The only person who named God in the Old Testament was an unmarried, pregnant refugee. A woman on the run. A slave with zero rights. An outsider who was the victim of an old man and old woman who took advantage of her young womb to make a child they could claim as their own.

She is Hagar, the Egyptian servant of Abraham and Sarah, whom God discovered in a godforsaken place, at the end of her rope, when it felt all the world was against her.

Hagar is the patron saint of those the world uses up and throws away.


When I pulled up alongside the convenience store on Friday to grab a cup of coffee, I saw him. A man on the sidewalk, hunched over, a small dirty bag between his feet. It held all his earthly possessions: three changes of clothing he’d picked up from Goodwill.

I bought my coffee, came back outside, and sat alongside him.
“I’m Chad,” I said and stuck out my hand.
He shook it and said, “I’m Scott.”

Hagar is the patron saint of those the world uses up and throws away.

His name is Scott. Did you hear that? Not bum, not loser, not vagrant, not dopehead, not panhandler, not get-the-hell-away-from-me. His name is Scott. His mother gave him that name when, fifty something years ago, she cradled him in her arms. His friends call him that. His wife who ran off seven months ago and took what little they had together, including his son, she called him that. And God, as he looks down upon this outsider, this man who has lost virtually everything, he calls him that, too. His name is Scott.

“I don’t know why God is punishing me,” he said as we talked. And the words rang true. I’ve said them myself, as perhaps you have, when all around you are the pieces of a life that exploded into unrecognizable shards.

What have I done to piss God off?
Why has he turned against me?
Why is God punishing me?

Hagar sat in the desert, alone, her few possessions at her feet, wondering where God was. Scott sat in his concrete and asphalt desert, alone, possessing fear and regret and—worst of all—a cancer of despair metastasizing in his soul.

We talked for a few minutes. I mostly listened. I encouraged him, gave him some money, tried my best to show him compassion, and said a prayer with him before I left. We shook hands once more and I got in my truck to drive away.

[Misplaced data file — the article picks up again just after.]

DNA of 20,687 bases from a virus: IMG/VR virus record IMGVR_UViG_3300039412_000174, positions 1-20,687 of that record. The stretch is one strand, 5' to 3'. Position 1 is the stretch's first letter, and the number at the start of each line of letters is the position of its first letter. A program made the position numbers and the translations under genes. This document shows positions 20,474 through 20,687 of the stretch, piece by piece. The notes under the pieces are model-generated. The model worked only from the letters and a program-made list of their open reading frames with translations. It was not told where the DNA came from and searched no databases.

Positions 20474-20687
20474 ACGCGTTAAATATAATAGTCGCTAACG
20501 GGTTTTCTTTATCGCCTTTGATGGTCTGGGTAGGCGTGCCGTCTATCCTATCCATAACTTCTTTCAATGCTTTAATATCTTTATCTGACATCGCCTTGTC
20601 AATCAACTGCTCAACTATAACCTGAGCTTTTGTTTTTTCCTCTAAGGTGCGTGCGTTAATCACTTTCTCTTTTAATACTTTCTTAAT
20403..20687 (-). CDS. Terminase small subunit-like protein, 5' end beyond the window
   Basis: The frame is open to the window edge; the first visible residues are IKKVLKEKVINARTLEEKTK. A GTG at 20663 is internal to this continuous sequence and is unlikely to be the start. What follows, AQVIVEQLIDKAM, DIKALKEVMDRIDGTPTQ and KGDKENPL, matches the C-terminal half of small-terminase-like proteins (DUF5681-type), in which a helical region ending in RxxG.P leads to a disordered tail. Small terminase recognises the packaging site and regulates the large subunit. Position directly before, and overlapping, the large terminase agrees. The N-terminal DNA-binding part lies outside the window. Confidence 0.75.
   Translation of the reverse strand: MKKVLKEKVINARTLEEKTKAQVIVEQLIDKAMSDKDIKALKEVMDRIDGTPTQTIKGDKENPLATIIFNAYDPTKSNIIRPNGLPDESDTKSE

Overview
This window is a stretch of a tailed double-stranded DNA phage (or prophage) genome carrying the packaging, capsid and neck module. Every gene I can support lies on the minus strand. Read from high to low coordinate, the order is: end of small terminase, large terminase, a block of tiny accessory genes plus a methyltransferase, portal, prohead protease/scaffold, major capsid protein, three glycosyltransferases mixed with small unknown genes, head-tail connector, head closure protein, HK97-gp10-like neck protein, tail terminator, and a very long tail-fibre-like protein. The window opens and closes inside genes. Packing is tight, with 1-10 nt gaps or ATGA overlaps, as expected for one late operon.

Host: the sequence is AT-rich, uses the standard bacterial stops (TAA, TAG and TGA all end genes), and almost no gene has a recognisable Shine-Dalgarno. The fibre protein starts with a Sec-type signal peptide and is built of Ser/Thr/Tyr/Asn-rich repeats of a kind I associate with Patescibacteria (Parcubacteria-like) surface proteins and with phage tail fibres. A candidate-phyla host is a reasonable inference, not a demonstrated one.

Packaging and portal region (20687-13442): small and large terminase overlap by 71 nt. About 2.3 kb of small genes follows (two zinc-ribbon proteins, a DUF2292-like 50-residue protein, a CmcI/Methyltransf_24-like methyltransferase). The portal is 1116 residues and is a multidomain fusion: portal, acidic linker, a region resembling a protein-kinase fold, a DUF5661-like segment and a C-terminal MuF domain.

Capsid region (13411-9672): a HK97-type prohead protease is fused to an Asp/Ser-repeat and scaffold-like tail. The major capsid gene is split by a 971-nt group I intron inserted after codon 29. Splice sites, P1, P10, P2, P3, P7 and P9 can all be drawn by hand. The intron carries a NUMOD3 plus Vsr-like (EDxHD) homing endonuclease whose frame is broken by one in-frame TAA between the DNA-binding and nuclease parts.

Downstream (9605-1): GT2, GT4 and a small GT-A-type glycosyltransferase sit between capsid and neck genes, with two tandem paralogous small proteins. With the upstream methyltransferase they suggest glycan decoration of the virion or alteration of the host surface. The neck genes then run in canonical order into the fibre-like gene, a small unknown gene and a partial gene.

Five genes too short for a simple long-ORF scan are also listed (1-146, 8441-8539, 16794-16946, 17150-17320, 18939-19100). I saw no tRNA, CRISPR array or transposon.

As I rolled down the street, away from Scott, I thought of the woman who, long ago, named God. And I said another prayer that our Lord would do for my brother what he did for Hagar—and for all of us.

Jesus is El Roi, the God who sees.


In Hagar’s moment of deepest need, the messenger of Yahweh appeared to her. He told her to return to Abraham and Sarah. He told her that he would multiply her offspring so greatly they couldn’t be numbered. And he told her to name her son, Ishmael, which means “God hears.” Her baby boy embodied answer to prayer.

The messenger or angel of Yahweh in the OT is another name for the Son of God (see video). It was Jesus who appeared to Hagar, comforted her, and gave her the promise of future blessings. It was Jesus who came to her when it seemed everything and everyone else had let her down.

Hagar called the name of the LORD who spoke to her El Roi, which means “the God who sees.” She gave Jesus that name. He is El Roi.

Christ is never blind to our suffering, our loneliness, our heartbrokenness. He is the God who sees. He saw Hagar. He sees Scott. He sees us, even when it feels like we’re buried so deep in the darkness of addiction, depravity, divorce, bankruptcy, or depression that even divine eyes can’t penetrate the blackness enveloping us.

Jesus is El Roi, the God who sees. Out of the depths we cry to him, and from those same depths, he whispers, “I’m here. I am with you. You can’t see me but reach out your hand and take mine. Run your fingers over my skin. Feel that scar? Now reach up to my side and touch me here. Feel that scar? Now reach your hand up to my face. Feel that wet skin? That’s me weeping with you, for you. I love you. Those scars are for your healing. These tears will moisten your withered hope. I am Jesus, your brother and your Lord. I am El Roi, the God who sees.”

Of all the names for Jesus, El Roi has become one of my favorites. This friend of sinners, this companion of outsiders, this God who sees—he sees you, too.

And in his eyes is a world of compassion that will never end—a compassion that flows from him, through us, and into the world, including the most down-and-out lives in our world, to help them see that there is a God who sees. And cares. And loves.